Even though Juno openly admits for the first time that she cannot win, she persists in her defiance of the fates. She cannot prevent the Trojans from founding a new city, yet she remains fixed in her determination to inflict suffering on them. She says:
It will not be permitted me—so be it—
To keep the man from rule in Italy;
By changeless fate Lavinia waits, his bride.
And yet to drag it out, to pile delay
Upon delay in these great matters—that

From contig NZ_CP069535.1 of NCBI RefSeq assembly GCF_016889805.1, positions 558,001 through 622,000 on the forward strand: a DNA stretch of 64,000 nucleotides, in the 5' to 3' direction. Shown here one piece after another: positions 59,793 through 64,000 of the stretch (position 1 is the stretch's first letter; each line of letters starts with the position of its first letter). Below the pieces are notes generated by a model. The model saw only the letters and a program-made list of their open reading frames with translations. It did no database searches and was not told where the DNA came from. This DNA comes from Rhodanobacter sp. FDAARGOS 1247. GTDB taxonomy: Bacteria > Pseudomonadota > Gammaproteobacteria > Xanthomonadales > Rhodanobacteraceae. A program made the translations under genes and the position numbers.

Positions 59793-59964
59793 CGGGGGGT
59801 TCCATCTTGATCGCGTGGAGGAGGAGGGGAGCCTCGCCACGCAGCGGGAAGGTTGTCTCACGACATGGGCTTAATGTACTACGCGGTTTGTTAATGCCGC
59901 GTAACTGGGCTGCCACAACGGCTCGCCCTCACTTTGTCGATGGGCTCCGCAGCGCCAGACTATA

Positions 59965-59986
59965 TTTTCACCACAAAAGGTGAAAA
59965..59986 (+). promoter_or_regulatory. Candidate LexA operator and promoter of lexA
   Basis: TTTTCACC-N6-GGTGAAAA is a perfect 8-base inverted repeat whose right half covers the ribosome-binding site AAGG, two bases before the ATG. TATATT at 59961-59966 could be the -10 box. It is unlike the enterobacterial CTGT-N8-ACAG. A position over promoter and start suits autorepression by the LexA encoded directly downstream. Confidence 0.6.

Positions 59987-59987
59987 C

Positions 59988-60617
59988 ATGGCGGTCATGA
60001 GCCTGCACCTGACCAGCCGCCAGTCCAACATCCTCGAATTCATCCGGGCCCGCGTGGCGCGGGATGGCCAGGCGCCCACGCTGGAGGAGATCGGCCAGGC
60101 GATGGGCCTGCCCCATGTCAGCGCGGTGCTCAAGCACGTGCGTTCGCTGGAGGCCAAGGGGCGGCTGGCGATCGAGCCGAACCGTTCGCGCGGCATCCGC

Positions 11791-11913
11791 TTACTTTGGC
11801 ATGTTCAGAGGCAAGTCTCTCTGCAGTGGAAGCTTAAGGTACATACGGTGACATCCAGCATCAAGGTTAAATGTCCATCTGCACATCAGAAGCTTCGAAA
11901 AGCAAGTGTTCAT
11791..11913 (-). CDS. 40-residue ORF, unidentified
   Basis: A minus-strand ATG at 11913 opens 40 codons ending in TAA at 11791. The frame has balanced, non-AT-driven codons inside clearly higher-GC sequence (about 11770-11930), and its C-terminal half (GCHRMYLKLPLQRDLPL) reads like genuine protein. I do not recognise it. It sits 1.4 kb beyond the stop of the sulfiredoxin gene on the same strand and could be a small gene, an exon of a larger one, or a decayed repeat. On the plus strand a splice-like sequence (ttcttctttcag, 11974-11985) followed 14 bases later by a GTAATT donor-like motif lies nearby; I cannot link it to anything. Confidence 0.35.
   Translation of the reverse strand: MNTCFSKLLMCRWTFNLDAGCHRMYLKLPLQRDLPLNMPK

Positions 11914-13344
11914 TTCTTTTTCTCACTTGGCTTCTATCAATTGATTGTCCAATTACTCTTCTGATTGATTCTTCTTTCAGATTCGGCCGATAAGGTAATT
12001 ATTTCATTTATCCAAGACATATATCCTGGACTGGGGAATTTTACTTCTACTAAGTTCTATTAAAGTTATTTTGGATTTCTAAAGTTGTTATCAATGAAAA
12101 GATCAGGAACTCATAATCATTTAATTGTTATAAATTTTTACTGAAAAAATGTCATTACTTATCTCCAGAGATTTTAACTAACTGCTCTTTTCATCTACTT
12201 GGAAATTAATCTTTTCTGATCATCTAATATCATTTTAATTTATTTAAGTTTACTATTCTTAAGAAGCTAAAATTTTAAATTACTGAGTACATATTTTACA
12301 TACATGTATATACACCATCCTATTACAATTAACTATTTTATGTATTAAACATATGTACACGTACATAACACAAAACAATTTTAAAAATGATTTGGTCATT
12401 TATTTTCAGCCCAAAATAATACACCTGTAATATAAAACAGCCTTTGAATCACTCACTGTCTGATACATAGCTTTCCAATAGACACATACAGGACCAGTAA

I can do: to destroy both countries’ people,
That I can do. (VII.427–433)
At this point in the narrative, Virgil has imparted Juno with base emotions that, in their extremity, seem beyond human capacity. Her obsession with revenge drives her to hurt Aeneas, though she acknowledges the futility of the violence she incites with phrases such as “[i]t will not be permitted me” and “changeless fate.” For Juno, thwarting the Trojans is no longer a matter of control but rather of pride, as her resolute assertion, “That I can do,” makes clear. Virgil’s Juno, a fearsome, self-important, and vengeful character from the start, reaches the height of her anger in this passage and appears pathetic in her willful obstruction of fated events.